Walgreens Store Goes Net Zero, A Retail First

There’s something profoundly boring about a drugstore, with its predictable array of necessities. And the lonely photo section. Man. At best, you find what you need at a drugstore.

Credit, then, to Walgreens for putting a 21st century green spin on its outlets. Solar power and electrical-vehicle chargers have been a focus for a few years now, and this week the chain went so far as to open a net zero store, in Evanston, Illinois. They’re calling it the nation’s first net zero energy retail store; the expectation is that it will use 200,000 kilowatt-hours of electricity a year while producing 220,000 kWh.

walgreens net zero

635 Chicago Ave. in Evanston, Ill. (image via Walgreens)

A whole bunch of different technologies are at play in producing that energy. Ironically, the most visible of the technologies is probably the least important. That would be wind power, in the form of a couple of vertical-axis turbines right out in front of the store. The company says the “35-foot-tall wind turbines” will use “Lake Michigan breezes to generate enough power to offset annual greenhouse gas emissions from 2.2 passenger vehicles.”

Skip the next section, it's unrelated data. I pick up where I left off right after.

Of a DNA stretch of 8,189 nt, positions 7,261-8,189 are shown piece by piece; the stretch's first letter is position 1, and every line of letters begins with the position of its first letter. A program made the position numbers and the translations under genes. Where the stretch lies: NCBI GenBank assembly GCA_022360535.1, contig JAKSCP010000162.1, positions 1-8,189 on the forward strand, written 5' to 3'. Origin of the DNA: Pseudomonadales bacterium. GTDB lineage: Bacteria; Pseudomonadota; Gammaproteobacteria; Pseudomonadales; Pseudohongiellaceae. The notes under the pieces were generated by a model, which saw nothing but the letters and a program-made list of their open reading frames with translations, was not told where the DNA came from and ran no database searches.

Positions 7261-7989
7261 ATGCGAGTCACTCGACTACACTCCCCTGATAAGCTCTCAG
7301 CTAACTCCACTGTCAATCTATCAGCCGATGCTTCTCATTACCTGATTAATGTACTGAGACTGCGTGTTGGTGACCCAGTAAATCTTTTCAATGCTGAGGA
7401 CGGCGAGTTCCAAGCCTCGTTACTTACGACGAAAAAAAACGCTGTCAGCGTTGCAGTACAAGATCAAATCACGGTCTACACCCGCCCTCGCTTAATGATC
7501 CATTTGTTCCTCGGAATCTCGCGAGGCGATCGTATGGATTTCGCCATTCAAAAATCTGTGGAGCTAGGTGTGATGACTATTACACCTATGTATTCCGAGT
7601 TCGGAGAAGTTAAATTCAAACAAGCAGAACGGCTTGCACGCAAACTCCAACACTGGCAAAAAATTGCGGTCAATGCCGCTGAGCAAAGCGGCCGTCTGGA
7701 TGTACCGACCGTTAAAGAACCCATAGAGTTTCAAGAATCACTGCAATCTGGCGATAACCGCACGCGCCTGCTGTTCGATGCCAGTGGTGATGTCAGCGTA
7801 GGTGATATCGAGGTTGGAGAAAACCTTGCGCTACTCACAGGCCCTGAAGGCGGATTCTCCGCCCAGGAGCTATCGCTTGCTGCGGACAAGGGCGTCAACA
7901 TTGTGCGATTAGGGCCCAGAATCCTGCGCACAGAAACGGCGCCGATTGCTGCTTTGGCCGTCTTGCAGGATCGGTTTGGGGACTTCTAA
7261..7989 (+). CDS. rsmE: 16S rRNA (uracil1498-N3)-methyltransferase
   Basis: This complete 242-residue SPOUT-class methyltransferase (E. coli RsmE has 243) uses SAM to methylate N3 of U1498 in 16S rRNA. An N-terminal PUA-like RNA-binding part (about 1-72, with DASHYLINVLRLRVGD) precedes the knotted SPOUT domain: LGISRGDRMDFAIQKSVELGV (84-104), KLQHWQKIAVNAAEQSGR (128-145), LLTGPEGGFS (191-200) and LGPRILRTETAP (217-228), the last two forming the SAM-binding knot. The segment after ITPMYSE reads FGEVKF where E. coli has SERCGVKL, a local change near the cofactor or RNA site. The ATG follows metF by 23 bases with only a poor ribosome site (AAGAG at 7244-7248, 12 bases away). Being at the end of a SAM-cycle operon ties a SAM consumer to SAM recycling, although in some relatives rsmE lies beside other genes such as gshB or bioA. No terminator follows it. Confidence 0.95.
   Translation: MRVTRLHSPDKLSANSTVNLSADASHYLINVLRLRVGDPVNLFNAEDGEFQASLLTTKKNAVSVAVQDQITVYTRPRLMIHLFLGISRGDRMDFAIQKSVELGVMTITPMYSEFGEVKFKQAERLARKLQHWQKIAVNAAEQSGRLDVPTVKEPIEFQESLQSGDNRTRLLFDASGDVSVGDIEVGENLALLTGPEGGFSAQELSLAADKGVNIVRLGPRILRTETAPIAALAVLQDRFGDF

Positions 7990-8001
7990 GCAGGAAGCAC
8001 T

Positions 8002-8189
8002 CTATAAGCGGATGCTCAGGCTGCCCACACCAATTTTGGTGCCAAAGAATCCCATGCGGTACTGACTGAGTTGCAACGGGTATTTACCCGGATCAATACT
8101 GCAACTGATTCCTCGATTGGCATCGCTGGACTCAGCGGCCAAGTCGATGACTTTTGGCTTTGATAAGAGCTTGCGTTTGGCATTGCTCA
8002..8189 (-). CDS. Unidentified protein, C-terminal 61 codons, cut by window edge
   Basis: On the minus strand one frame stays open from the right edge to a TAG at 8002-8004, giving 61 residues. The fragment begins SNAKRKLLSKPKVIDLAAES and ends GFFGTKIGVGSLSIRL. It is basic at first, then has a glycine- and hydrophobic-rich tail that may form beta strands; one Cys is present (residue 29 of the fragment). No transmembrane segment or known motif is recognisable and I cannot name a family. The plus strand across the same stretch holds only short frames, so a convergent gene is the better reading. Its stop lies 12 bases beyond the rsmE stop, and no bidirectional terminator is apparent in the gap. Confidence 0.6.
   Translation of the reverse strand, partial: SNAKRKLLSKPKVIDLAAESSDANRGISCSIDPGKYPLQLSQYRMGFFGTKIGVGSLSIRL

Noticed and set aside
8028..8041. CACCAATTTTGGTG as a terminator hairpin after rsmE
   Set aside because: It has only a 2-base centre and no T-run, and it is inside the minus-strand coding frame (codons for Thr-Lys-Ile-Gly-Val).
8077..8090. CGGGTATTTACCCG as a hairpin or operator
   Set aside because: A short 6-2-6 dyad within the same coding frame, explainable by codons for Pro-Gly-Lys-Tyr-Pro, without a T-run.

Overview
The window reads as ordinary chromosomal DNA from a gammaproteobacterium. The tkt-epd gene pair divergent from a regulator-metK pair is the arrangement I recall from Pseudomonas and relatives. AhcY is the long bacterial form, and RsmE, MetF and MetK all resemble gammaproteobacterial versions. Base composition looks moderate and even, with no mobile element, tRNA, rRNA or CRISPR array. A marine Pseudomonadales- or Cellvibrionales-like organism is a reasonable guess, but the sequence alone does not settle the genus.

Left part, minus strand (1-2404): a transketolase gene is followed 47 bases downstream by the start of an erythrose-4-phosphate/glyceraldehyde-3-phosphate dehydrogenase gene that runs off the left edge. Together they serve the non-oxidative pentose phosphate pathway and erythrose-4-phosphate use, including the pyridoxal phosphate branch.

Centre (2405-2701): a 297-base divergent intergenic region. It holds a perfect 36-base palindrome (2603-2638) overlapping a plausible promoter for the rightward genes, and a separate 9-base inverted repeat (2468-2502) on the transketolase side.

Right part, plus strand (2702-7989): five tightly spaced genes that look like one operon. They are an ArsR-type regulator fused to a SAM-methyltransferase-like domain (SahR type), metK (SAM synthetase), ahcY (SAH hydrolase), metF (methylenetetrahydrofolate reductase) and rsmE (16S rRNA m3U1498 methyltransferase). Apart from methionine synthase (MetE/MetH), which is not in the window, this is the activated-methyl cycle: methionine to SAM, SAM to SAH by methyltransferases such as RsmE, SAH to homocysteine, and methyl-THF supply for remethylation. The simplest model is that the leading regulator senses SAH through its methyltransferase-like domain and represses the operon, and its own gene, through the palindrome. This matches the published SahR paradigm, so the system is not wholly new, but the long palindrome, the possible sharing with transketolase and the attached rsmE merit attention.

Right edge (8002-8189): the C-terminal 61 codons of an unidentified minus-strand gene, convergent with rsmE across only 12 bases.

According to a U.S. Environmental Protection Agency calculator, that equates to total annual wind production of 15,000 kWh of electricity at the store, less than 7 percent of the total energy expected to be generated onsite (and that’s assuming the wind turbines come through with that much energy; pardon me for being skeptical, but vertical-axis turbines often don’t).

More significant: the “850 roof-top solar panels, generating enough energy to power 30 Illinois homes for a year.”

A geothermal heating and cooling system will trim energy consumption, as will LED lighting and lots of smartly positioned windows (“daylight harvesting,” in the vernacular).

According to Walgreens: “The store is seeking platinum certification through the U.S. Green Building Council LEED program, Net Zero Certification through the Living Building Challenge, and has received GreenChill platinum certification through the U.S. EPA. GreenChill’s Store Certification Program was designed for supermarkets, and this is the first time a GreenChill certification is being awarded to a small-format store, such as a convenience store or pharmacy.”

Sports columnist, newspaper desk guy, website managing editor, wine-industry PR specialist, freelance writer—Pete Danko’s career in media has covered a lot of terrain. The constant along the way has been a fierce dedication to knowing the story and getting it right. Danko's work has appeared in Wired, The New York Times, San Francisco Chronicle and elsewhere.